Unit recently, most people asked to identify “Q” would mention an eccentric inventor of gadgets for James Bond. Now a nastier, if equally fictitious, Q is becoming better known. Digital searches surged this month among people who hoped to unpick the meaning of “QAnon”—an anti-Semitic and incoherent conspiracy theory. It has been spun for three years in cryptic messages posted by Q, posing as a senior government official.
The alleged conspiracy is both outlandish and dismally familiar. Supposedly Donald Trump is set to smash a cabal of paedophiles and cannibals, including Hillary Clinton, Barack Obama and George Soros. Every generation or so, some outfit alleges that a secret league of the powerful—often cast as a financial, globalist or simply Jewish elite—is out to destroy America.
QAnon’s version has echoes of Robert Welch, a sweetmaker who founded the anti-communist John Birch Society in 1958. He claimed a “furtive conspiratorial cabal of internationalists, greedy bankers, and corrupt politicians” wanted America to be run by a socialist United Nations. It also shares some characteristics of the “satanic panic” of the 1980s, when rumours suggested devil-worshippers ran kindergartens and abused children.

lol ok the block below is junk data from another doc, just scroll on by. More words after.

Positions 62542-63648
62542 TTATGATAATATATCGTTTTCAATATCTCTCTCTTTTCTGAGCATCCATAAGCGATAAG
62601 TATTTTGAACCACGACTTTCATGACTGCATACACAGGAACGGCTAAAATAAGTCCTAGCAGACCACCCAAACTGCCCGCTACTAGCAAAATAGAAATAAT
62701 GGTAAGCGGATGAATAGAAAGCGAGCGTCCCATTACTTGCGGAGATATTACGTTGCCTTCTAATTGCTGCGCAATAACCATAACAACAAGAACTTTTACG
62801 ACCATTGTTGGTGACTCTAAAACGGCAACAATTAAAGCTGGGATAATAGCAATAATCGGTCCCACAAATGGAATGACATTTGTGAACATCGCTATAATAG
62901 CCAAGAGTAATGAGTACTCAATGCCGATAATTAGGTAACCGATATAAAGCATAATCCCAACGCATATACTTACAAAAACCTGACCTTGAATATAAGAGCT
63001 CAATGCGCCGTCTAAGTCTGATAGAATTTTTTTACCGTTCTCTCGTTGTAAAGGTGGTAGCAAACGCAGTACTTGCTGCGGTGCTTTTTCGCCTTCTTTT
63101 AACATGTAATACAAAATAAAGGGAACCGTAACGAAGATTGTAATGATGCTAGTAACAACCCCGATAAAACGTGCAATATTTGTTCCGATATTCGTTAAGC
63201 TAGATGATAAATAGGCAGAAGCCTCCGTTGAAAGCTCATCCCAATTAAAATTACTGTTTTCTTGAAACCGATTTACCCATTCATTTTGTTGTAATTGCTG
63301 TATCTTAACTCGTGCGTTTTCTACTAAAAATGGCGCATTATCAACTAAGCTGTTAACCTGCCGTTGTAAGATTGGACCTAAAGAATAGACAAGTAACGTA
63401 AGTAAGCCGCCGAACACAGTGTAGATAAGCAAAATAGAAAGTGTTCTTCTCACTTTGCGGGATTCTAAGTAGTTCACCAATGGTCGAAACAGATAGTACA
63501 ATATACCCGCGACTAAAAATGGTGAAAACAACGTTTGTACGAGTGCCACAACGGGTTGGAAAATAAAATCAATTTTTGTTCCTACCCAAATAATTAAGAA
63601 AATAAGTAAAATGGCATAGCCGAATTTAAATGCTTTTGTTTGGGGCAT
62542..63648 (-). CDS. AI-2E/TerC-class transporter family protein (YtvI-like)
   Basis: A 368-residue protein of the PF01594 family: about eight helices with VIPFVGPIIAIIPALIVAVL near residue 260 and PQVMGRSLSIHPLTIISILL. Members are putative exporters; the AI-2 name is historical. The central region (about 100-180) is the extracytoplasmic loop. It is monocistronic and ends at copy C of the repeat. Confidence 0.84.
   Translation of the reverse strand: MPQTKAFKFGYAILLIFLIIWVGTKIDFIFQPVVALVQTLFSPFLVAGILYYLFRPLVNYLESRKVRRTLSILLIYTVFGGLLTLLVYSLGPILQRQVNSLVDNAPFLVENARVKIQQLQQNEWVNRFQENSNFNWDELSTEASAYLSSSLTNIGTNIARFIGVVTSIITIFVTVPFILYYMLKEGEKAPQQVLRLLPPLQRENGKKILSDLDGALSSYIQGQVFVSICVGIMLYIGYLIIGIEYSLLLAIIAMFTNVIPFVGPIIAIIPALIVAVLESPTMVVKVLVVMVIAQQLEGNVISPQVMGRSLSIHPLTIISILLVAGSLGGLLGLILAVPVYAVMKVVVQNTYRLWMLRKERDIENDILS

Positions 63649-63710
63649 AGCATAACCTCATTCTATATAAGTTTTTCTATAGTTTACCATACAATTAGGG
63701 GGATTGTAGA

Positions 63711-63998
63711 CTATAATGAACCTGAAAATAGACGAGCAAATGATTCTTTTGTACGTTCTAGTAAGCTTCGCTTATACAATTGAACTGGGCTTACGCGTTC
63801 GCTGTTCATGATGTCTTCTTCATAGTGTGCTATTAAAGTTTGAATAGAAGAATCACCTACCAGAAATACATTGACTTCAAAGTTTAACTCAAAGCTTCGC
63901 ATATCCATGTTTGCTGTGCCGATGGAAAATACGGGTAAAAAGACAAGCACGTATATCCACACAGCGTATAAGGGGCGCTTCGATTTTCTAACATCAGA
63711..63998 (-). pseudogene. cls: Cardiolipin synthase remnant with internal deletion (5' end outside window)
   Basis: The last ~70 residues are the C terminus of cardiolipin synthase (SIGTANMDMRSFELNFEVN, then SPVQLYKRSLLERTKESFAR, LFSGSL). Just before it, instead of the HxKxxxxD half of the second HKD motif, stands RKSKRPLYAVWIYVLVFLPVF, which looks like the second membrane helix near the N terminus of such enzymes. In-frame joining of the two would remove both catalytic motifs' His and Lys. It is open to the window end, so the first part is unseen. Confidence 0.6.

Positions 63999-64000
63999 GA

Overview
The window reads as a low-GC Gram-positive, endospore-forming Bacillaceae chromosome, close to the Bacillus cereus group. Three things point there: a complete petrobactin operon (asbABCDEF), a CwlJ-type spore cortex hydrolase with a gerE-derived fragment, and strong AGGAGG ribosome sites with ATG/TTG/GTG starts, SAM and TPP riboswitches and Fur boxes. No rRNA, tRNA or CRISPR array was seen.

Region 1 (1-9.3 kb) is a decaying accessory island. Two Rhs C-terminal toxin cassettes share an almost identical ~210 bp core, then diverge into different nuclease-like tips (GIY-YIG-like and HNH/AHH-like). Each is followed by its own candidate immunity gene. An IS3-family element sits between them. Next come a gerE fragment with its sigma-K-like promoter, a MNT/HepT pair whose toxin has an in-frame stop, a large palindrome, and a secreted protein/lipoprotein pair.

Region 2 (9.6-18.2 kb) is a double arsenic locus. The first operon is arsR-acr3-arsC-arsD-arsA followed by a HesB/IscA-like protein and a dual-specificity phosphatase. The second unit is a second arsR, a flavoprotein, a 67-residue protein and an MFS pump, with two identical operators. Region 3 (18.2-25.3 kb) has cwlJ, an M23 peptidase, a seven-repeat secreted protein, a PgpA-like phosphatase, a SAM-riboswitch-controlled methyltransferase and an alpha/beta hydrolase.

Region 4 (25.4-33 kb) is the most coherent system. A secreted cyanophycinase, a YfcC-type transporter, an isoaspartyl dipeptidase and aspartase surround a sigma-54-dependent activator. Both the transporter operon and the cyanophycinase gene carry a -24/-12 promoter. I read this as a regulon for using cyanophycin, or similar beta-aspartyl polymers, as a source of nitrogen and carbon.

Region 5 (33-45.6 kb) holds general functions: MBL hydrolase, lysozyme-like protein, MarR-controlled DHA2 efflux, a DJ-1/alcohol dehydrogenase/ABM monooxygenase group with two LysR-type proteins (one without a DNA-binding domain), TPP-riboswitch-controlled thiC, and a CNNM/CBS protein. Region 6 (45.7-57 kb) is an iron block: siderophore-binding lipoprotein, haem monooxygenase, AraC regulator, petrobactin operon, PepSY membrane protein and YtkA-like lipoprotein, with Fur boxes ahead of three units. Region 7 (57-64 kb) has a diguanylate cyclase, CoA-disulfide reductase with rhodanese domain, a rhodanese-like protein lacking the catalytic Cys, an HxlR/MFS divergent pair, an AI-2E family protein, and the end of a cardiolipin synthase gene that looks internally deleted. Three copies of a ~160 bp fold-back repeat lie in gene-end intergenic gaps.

The new conspiracy spread first in half-hidden corners online, then moved to mainstream social-media platforms and beyond. (Amazon now offers piles of mumbo-jumbo-filled QAnon screeds for sale.) Facebook, Twitter, YouTube and others recently removed QAnon-affiliated groups and pages from their sites. Yet the movement surges, partly because the president prods it on. Last week he cheered Q-adherents as “people that love our country”. Media Matters, a left-leaning think-tank, counted 216 times by late August when he had retweeted messages of QAnon folk. Q-fans are ubiquitous at his rallies...
Mr Trump also indulges QAnon for a simple reason: because it lauds him. “It is very reciprocal, it’s about fealty to him,” says Ethan Porter, a researcher into the spread of misinformation, at George Washington University. He notes how the movement draws hangers-on, notably older people who lose themselves in “online rabbit holes” trying to grasp the conspiracy. Others joined recent QAnon-affiliated “save the children” marches in various cities.